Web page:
Jane Garvey: Women across the BBC have been deceived
Broadcaster Jane Garvey has criticised comments from the BBC’s director of content on the gender pay gap as “classic … management speak” and said women across the organisation had told her they had been “fobbed off”.
Charlotte Moore said the corporation had been attempting to deal with the issue before salaries were publicly revealed and urged other broadcasters to address their own pay discrepancies.
But Woman’s Hour host Garvey, who organised a letter from some of the BBC’s most prominent female stars calling on the corporation to “act now” on pay, told the Press Association that the BBC should focus on getting “its house in order”.
And she said women across the organisation had told her they had been “fobbed off” or “deceived”.
Speaking at the Edinburgh International Television Festival, Moore had said the BBC had to address “diversity in a broader sense”.
And she said: “It was something we were doing already and something we were aware of but you can’t say ‘by tomorrow we will have sorted it’.”
Garvey told the Press Association: “Charlotte’s done a great deal to get more women in prominent positions on television, and I respect her for that. But this is a classic bit of BBC management speak.
“It seems the top management’s good intentions haven’t filtered down the organisation, or I wouldn’t have heard from women right across the BBC who’ve been fobbed off, deceived or told they’ve picked the ‘wrong comparator’.”
And she added: “I wish people would stop lumping women in with ‘diversity’.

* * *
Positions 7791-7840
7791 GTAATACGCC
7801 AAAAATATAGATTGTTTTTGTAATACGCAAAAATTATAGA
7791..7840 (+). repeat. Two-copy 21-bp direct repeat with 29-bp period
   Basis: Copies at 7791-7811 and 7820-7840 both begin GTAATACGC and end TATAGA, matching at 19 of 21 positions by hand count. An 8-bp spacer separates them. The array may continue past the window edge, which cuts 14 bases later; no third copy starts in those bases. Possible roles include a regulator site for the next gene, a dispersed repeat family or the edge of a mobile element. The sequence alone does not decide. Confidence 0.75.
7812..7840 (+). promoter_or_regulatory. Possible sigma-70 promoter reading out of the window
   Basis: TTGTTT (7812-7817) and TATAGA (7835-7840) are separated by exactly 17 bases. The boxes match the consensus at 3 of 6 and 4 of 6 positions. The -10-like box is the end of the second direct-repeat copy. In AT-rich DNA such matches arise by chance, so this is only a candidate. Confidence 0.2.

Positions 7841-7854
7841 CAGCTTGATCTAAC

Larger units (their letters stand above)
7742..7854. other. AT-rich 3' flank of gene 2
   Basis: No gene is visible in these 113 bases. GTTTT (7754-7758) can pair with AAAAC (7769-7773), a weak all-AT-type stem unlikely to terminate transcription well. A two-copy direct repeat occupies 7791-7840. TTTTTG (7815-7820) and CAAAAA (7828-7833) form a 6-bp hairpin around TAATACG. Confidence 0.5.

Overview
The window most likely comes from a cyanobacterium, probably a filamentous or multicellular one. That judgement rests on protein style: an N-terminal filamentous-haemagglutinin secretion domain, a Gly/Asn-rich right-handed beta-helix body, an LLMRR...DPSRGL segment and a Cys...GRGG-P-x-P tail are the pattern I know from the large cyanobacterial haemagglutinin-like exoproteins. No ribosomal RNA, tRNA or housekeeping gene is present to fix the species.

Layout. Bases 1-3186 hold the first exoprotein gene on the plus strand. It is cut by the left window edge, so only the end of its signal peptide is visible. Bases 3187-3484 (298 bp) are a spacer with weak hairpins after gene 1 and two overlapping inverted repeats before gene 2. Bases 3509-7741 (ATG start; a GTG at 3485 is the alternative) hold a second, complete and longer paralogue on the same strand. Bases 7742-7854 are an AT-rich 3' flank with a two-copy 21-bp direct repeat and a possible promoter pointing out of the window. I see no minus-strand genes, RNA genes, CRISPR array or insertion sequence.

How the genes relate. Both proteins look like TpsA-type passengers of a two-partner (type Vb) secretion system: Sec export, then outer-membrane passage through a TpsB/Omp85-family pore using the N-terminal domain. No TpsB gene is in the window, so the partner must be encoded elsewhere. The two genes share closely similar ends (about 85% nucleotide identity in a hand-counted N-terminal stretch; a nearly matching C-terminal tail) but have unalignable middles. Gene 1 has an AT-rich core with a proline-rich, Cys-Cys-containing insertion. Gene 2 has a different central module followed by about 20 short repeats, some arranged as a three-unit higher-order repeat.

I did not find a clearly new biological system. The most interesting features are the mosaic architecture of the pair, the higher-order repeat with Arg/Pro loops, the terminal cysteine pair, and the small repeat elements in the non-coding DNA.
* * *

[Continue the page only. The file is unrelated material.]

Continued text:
“Whether we’re black, white, brown or pink with green spots we’re the majority. And we deserve to be valued in the same way as men. For our brains, our experience and our expertise. ”
The Radio 4 presenter added: “A gender pay gap at the BBC makes it look faintly ridiculous. Why would young women want to work there?”
Moore called on other broadcasters to follow suit in addressing the pay gap, saying: “The BBC are right to be at the vanguard of this, but my God, we need other broadcasters and other institutions to follow suit, this is a big cultural issue, we all need to do it.”
The BBC figures revealed two-thirds of BBC stars earning more than £150,000 are male, with Radio 2 DJ Chris Evans the top-paid on between £2.2 million and £2.25 million.
But Radio 4 host Garvey responded: “ITV is not funded by the licence fee so frankly let the BBC get its house in order.
“The BBC is at its worst a self-regarding, pompous organisation. At its best it’s a wonderful force for good. I’d like it to take this opportunity to do the right thing.”